Newsweek Cover: 'God Bless America'

Intelligence Officials Fear Between 30 to 50 Teams of Terrorists At Large



Two Weeks Before Attacks, FBI On Trail of Two Suspected Hijackers



FBI: Hijacker On Plane That Struck North Tower of World Trade Center Was Seen

In Norfolk, Va. Last Winter, Possibly Surveying Navy Base



Sep 16, 2001, 01:00 ET from Newsweek

    NEW YORK, Sept. 16 /PRNewswire/ -- As the FBI launches the largest manhunt
 in history tracking the 19 suicide bombers from Tuesday's attacks on the U.S.
 and their backers, top intelligence officials tell Newsweek that they fear
 between 30 to 50 teams of terrorists are still on the loose, according to a
 report in the current issue of Newsweek.
     (Photo:  http://www.newscom.com/cgi-bin/prnh/20010915/HSSU001 )
     In another development, according to intelligence sources, the FBI was on
 the trail of two of the suspected hijackers two weeks before the attacks,
 Newsweek reports.  On August 21 the CIA passed along information to the
 Immigration and Naturalization Service on a man who belonged on the "Watch
 List" for terror suspects.  The man, Khalid al-Midhar, had been videotaped in
 Kuala Lampur talking to one of the terrorists involved in the bombing of the
 U.S.S. Cole, in which 17 U.S. Servicemen died.  The man is now in jail in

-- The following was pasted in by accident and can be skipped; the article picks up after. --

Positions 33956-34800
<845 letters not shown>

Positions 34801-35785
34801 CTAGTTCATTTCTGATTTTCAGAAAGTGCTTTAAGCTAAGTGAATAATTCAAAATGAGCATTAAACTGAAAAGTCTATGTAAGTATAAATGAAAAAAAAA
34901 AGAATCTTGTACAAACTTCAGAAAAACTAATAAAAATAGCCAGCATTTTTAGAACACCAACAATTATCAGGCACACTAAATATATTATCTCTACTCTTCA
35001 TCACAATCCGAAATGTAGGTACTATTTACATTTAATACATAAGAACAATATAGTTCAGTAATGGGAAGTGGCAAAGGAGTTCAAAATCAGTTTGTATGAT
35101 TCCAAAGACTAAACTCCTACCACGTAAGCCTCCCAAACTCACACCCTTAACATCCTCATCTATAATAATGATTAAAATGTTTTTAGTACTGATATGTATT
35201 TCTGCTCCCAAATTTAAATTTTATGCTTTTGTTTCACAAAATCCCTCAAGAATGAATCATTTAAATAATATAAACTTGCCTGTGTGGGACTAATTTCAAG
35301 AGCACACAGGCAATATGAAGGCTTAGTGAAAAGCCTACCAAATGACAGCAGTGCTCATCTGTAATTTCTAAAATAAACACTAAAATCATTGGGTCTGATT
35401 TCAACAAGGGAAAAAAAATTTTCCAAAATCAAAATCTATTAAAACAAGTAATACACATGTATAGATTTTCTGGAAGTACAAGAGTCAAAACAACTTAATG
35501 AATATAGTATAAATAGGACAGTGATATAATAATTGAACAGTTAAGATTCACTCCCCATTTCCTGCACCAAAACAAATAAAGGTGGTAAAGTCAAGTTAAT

Yemen. When the INS ran its database, it found that al-Midhar was already
 inside the U.S. The CIA asked the FBI to find him and an associate, Salem
 Alhamzi.  But the bureau didn't have much to go on since they listed their
 U.S. residence as "the Marriott Hotel in New York," report Investigative
 Correspondents Michael Isikoff and Mark Hosenball and Assistant Managing
 Editor Evan Thomas, in the September 24 cover story "God Bless America" (on
 newsstands Monday, September 17).  There are ten Marriott-run hotels in New
 York and the FBI checked all of them and found nothing.  Al-Midhar and Alhamzi
 were listed among the five hijackers of American Airlines Flight 77.
     In another development, suspected hijacker Mohammed Atta, 33, who was on
 the plane that struck the north tower of the World Trade Center, may have
 begun casing Boston's Logan Airport more than six months ago, according to law
 enforcement authorities.  Newsweek has learned that he was seen last winter in
 Norfolk, Va., where, the FBI believes, he was surveying the giant U.S. Navy
 base as a target, Newsweek reports.
     In a separate article, Chief Political Correspondent Howard Fineman
 reports that on Thursday in the Oval Office, President George W. Bush met with
 two senators from New York and Virginia about getting aid for the devastation.
 They got promises of aid and warlike words all four senators yearned for.
 "When I take action," Bush told them, "I'm not going to fire a $2 million
 missile at a $10 empty tent and hit a camel in the butt. It's going to be
 decisive."
     In other developments in the continuing coverage of the terrorist attacks